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Summer in Boston
guide

Summer in Boston

Last updated 9/18/18

Whether you’re looking to find a place to cool down — or a cool spot to visit — we have you covered.

Community center pools

BCYF Curley family friendly beach

Come enjoy an enclosed stretch of beach on Boston Harbor. There's restrooms with changing tables, outdoor showers, beach games, and more.

Upcoming events

Upcoming events
Search more events

Places to visit

Places to visit
Back Bay Fens
Emerald Necklace

The 1,100-acre chain of nine parks is linked by parkways and waterways.

King's Chapel
Cemeteries / Historic Burying Grounds

We manage three active cemeteries and 16 burying grounds in Boston.

Bay Village
Historic districts

The nine historic districts in the City of Boston feature unique architecture and landmarks.

George Wright and William J. Devine Golf Courses

The City boasts two magnificent golf courses for the enjoyment of City residents and non-residents alike.

Summer safety

Mosquitoes and ticks

Heading to a grassy or wooded area? Make sure to apply a repellent that will protect against mosquitoes and ticks.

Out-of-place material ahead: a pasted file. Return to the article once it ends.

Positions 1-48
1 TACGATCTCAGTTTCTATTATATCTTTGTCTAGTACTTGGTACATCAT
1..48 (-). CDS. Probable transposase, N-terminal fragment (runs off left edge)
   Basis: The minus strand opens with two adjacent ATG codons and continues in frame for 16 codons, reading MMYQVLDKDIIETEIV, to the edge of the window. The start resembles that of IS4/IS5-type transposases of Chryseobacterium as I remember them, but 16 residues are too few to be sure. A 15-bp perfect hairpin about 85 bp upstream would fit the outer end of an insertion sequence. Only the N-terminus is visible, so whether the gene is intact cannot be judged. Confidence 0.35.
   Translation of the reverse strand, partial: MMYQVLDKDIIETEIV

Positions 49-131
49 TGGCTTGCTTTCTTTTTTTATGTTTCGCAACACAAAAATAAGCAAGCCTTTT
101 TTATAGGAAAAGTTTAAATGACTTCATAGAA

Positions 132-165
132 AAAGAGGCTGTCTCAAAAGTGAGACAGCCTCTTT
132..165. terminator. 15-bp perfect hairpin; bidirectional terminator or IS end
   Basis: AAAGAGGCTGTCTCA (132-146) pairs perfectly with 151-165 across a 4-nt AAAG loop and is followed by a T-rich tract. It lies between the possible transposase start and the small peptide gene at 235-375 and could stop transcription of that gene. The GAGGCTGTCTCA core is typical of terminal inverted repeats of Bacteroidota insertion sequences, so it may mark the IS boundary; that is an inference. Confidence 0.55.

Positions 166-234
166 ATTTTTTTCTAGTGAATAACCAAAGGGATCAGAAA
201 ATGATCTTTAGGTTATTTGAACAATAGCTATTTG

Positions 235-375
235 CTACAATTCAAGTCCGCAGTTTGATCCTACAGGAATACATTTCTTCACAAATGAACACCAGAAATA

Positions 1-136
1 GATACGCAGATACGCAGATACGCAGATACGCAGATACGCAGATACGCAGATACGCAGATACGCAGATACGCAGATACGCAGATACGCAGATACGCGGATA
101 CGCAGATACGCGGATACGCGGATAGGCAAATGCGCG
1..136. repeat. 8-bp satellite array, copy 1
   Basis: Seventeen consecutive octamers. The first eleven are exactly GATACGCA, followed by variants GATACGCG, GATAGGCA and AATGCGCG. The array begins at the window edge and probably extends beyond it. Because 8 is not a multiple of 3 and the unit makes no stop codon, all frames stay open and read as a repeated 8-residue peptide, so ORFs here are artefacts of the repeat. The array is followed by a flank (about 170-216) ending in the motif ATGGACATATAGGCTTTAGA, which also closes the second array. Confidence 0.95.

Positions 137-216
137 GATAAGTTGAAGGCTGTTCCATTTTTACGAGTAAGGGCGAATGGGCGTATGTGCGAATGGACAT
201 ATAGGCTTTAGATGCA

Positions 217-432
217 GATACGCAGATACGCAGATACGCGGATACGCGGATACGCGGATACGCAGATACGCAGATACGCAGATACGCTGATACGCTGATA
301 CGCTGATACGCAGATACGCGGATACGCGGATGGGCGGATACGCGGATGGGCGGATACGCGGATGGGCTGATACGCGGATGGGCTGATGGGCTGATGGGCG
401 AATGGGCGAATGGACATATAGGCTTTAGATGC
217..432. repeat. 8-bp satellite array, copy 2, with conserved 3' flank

Bug tips:

Always check yourself, children, and pets for ticks after returning indoors. Remove attached ticks right away using tweezers. Mosquito bites can spread West Nile Virus and Eastern Equine Encephalitis. Ticks can spread Lyme disease.

Wear long sleeve shirts, long pants, and socks to prevent mosquito and tick bites. You should also limit your time outdoors between dusk and dawn. Mosquitoes are most active at that time.

To stop mosquitoes from breeding:
  • limit places around the home where standing water can collect
  • turn over unused flower pots, buckets, wheelbarrows, and garbage cans
  • remove leaves and other debris that can clog gutters and trap water
  • get rid of or cover old tires, and
  • cover swimming pools when not in use.
Extreme heat

During periods of extreme heat, we'll declare a heat emergency and open community centers as cooling centers. Please check on your neighbors and the elderly to make sure they're okay.

Watch out for those at risk

Infants, children, people age 65 and older, and the homeless are at greater risk for heat-related illness. Other high risk people are those who are physically ill or who take certain medications.

Drink water and stay hydrated 

Drink more water no matter how active you are. Avoid alcohol and sugary or caffeinated drinks. Don't wait until you're thirsty to drink.

Don't leave children or pets in cars

Never leave children and pets alone in cars. Cars heat up quickly even if the windows are slightly open.

More heat safety tips